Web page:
Decimal Literals Tutorial

Decimal literals are whole numbers of the base 10 numbering system. They are a sub-grouping of the general category of integer literals. Whether you are aware of it or not, you have been using the base 10 decimal numbering system since you were a small child. Out of all the integer literals, decimal literals are the most commonly used. Don't confuse decimal literals with floating point literals. Contrary to their name, decimal literals cannot contain a decimal point. Decimals literals are whole numbers that can be assigned to variables of the following data types: byte, char, short, int, and long.



Open the command prompt (CMD - see the Getting Started ) and type in the following commands.

C:\Windows\System32>cd \
C:\>md Java
C:\>cd Java
C:\Java>
C:\Java>md DecimalLiterals
C:\Java>cd DecimalLiterals
C:\Java\DecimalLiterals>Notepad DecimalLiterals.java

Copy and Paste, or type the following code into Notepad and be sure to save the file when you are done.


class DecimalLiterals {
    public static void main(String args[]) {
        // byte range: -128 to 127
        byte b1 = -128;
        byte b2 = 127;

        // short range: -32,768 to 32767
        short s1 = -32_768; //note the optional use of the underscore for better readability.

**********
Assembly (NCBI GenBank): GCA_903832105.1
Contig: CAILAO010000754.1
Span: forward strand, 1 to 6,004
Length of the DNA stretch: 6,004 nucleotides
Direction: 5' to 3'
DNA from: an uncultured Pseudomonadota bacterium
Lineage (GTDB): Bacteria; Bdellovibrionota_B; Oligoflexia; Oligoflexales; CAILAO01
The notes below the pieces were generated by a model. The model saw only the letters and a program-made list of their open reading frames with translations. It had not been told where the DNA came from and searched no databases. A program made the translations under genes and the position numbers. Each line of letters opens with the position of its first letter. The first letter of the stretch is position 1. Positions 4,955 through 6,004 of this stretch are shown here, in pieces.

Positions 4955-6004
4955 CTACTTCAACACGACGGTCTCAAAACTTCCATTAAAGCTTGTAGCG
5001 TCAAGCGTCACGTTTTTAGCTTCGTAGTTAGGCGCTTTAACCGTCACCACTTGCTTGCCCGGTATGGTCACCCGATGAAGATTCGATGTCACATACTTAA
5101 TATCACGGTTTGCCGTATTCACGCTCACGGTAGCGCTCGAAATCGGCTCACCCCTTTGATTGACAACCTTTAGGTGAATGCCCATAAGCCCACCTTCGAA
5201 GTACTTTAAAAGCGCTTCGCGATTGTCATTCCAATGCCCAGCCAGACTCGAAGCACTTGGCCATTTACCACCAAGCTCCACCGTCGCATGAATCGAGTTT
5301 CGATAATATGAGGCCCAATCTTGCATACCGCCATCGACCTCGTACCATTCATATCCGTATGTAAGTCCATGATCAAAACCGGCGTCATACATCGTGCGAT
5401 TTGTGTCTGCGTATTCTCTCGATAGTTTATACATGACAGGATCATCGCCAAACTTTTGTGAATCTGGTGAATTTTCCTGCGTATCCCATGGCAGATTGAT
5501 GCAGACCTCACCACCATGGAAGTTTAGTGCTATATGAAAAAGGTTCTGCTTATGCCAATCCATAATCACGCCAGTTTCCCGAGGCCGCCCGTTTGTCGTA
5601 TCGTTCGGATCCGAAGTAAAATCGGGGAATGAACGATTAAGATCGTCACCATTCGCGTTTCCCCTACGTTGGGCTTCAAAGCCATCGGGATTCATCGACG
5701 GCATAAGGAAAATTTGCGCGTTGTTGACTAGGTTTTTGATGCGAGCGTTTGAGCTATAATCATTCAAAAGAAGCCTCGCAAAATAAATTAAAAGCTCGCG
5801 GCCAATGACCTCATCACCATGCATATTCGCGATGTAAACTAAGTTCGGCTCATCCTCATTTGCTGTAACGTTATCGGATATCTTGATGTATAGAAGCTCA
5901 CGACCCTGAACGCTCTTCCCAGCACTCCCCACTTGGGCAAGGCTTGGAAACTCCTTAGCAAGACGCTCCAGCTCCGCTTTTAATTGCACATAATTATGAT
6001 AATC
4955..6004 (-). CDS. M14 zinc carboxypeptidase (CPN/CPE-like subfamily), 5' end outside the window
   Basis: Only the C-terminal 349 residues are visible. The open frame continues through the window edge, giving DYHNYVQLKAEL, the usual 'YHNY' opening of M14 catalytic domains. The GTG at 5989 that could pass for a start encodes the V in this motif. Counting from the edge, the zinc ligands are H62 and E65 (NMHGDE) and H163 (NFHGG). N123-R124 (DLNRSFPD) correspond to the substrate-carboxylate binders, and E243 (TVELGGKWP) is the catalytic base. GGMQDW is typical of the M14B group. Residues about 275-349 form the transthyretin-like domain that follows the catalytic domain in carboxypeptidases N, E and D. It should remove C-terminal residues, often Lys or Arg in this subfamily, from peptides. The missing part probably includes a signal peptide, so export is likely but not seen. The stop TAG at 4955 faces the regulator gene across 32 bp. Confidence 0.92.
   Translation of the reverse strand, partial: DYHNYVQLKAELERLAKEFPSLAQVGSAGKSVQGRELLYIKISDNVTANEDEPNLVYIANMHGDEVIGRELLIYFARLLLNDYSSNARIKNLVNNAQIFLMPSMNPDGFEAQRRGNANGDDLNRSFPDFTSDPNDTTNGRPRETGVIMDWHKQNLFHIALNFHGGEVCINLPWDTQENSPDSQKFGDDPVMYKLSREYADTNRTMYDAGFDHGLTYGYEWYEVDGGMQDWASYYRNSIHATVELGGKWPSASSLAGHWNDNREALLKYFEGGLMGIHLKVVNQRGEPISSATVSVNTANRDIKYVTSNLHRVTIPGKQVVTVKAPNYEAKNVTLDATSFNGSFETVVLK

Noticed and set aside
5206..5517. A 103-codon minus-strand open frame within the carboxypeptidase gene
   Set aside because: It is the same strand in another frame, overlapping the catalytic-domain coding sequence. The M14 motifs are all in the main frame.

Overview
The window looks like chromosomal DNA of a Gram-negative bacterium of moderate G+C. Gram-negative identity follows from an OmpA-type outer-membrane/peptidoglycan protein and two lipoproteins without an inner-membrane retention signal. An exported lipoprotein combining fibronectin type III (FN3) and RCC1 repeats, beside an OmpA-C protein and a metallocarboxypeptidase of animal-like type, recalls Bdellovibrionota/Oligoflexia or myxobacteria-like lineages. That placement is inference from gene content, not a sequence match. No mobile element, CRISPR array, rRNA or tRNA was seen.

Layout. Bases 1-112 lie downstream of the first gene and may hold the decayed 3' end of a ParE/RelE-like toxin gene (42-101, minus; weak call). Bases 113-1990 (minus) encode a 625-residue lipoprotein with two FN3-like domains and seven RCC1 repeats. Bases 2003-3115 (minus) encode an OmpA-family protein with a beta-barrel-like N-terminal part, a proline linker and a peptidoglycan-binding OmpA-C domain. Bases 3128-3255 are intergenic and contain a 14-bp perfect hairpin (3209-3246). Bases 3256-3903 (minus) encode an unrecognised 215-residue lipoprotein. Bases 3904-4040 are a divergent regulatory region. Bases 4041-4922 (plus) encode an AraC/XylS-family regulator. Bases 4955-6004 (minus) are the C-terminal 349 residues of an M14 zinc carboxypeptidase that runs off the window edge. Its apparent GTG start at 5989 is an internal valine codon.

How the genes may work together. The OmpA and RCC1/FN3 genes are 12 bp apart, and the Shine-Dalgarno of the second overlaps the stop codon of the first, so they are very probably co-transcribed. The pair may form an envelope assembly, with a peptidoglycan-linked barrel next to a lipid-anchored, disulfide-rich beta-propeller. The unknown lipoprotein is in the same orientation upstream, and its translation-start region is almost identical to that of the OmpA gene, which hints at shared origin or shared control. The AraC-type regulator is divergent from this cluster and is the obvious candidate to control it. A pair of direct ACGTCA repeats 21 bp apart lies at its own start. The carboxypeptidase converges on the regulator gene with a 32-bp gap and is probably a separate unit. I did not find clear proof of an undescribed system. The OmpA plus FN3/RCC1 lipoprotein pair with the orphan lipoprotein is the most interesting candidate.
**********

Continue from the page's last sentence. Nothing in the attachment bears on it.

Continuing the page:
short s2 = 32_767;

        //char range 0 to 65535 
        char c1 = 0;
        char c2 = 65_535;

        // int range: -2,147,483,648 to 2,147,483,647.
        int i1 = -2_147_483_648;
        int i2 = 2_147_483_647;

        // long range: -9,223,372,036,854,775,808 to 9,223,372,036,854,775,807
        // long is special!!!
        // You must include the postfix letter L or l at the end of the literal,
        // if the literal is larger than 2_147_483_647
        long x1 = -9_223_372_036_854_775_808L; 
        long x2 = 9_223_372_036_854_775_807l; 
        long x3 = 2_147_483_647;

        // underscore usage rules for decimal literals
        //int z1 = _100; // cannot be the first digit of the decimal literal
        //int z2 = 100_; // cannot be the last digit of the decimal literal
        int z3 = 1_0_00_00_0; // no limit to how many or where they are placed
        int z4 = 1___0; // multiple underscore characters can be placed together.

        System.out.println("byte");
        System.out.println(b1);
        System.out.println(b2);
        System.out.println();
        System.out.println("short");    
        System.out.println(s1);
        System.out.println(s2);
        System.out.println();
        System.out.println("char");
        System.out.println(c1);
        System.out.println(c2);
        System.out.println();
        System.out.println("int");
        System.out.println(i1);
        System.out.println(i2);
        System.out.println();
        System.out.println("long");
        System.out.println(x1);
        System.out.println(x2);
        System.out.println(x3);
        System.out.println(z3);
        System.out.println(z4);
    }
}

Now switch back to the command prompt (CMD) and type in javac DecimalLiterals.java and press Enter.
Now type in java DecimalLiterals and press Enter.


C:\Java\DecimalLiterals>javac DecimalLiterals.java
C:\Java\DecimalLiterals>java DecimalLiterals
byte
-128
127

short
-32768
32767

char

?

int 
-2147483648
2147483647

long
-9223372036854775808
9223372036854775807
2147483647


Final thoughts


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